What to Remember When Chronic Illness Makes You Feel Like a Burden


We’ve all felt like a burden at some time or another, but of course we may not want to admit it. Admit how hard it is to have to depend on someone for everything. It’s hard to have to ask for money or ask for a ride to yet another doctor appointment or physical therapy visit. But we do what we have to do.

The people who really love us will never tell us we are a burden, but we may still feel like it. I feel every deep sigh when I forget to tell them something important, the eye roll they do when I have wasted four hours of my time at a specialist appointment only to be disappointed once again. The tension you can cut with a knife when the person you depend on has to change their plans to help you once more with something you need to do. It sucks!

 

And most times I feel like I can’t tell them how much it hurts to have to depend on them or to be a burden on them. A lot of times I know I’ve felt pressure (if I’m honest, that I put on myself) to always be positive no matter how I’m feeling. On my worst days I put on a smile. On my very emotional days I withdraw to try and hide from everyone I’m hurting, hide that I feel like I’m a huge weight on their shoulders. That I do not want to let them see me cry again today. That I don’t want to put one more burden on them.

What I’ve learned is it’s OK to be sad and cry and even laugh at yourself and how hard it is for you. The people who really love you are going to be there regardless. Regardless of how much you bug them or get on their nerves. And yes, our questions and appointments and even our bad days may aggravate them, but they are human. Even though for us they do superhero things. I don’t believe we are a burden on them or anyone. Or that they think we are a burden – they have bad days, too.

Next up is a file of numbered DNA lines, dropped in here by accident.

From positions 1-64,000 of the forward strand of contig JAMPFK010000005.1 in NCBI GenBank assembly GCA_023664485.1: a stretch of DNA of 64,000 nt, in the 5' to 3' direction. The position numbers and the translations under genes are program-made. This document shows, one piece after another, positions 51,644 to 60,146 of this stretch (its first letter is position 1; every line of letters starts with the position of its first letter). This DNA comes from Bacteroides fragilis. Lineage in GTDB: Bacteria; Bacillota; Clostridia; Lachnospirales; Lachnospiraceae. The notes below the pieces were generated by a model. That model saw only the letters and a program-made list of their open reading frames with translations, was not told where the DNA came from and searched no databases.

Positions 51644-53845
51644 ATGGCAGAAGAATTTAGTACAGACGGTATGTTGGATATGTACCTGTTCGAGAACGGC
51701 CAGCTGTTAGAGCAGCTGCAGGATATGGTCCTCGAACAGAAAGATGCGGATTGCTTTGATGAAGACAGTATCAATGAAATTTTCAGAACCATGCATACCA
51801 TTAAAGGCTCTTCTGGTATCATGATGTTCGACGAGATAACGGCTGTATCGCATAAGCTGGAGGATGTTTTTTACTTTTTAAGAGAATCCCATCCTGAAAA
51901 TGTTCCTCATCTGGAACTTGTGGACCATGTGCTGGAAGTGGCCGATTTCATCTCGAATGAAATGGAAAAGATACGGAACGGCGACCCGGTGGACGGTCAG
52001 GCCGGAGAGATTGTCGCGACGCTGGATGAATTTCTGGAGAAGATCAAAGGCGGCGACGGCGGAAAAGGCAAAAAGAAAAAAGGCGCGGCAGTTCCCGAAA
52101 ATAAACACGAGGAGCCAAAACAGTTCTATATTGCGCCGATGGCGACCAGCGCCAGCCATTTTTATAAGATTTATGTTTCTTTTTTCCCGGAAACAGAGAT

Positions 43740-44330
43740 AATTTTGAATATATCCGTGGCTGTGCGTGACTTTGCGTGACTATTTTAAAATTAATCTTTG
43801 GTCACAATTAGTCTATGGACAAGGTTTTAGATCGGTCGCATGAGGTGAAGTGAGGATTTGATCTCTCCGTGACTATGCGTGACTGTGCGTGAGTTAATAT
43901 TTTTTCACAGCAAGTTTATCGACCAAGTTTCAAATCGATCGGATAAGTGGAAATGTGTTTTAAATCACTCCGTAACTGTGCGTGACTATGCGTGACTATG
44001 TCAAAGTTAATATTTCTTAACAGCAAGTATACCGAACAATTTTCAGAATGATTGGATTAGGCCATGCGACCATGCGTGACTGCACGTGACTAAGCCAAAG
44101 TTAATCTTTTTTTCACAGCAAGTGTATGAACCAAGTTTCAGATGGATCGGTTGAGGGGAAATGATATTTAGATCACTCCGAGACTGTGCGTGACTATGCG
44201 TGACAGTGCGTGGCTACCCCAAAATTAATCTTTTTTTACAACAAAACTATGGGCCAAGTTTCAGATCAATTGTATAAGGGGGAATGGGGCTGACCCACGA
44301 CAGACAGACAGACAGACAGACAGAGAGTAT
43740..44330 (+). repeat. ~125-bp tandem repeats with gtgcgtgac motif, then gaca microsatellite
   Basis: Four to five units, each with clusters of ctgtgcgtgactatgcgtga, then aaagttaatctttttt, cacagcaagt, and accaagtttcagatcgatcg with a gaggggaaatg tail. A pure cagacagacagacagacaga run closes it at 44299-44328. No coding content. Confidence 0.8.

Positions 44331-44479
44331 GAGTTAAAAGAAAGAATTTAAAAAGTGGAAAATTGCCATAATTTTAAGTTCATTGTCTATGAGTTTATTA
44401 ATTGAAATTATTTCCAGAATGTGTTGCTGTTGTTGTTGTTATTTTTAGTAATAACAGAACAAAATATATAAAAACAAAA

Nothing is wrong with them being annoyed or us needing attention. We just have to give our caregivers a break and some time to not be our caregivers but our loved ones, our boyfriends/girlfriends, our parents. That separation makes it easier for everyone and makes those hard days a little easier to manage.

Don’t think so much about the “B”-word because honestly, there’s not much you can do about your health situation or the fact that you need a little more attention. You also can’t change the fact that people love you and will help you, even when you don’t want it. Think about the fact that even in pain, you get to spend invaluable time with the ones you love.

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Thinkstock photo via Eyecandy Images.

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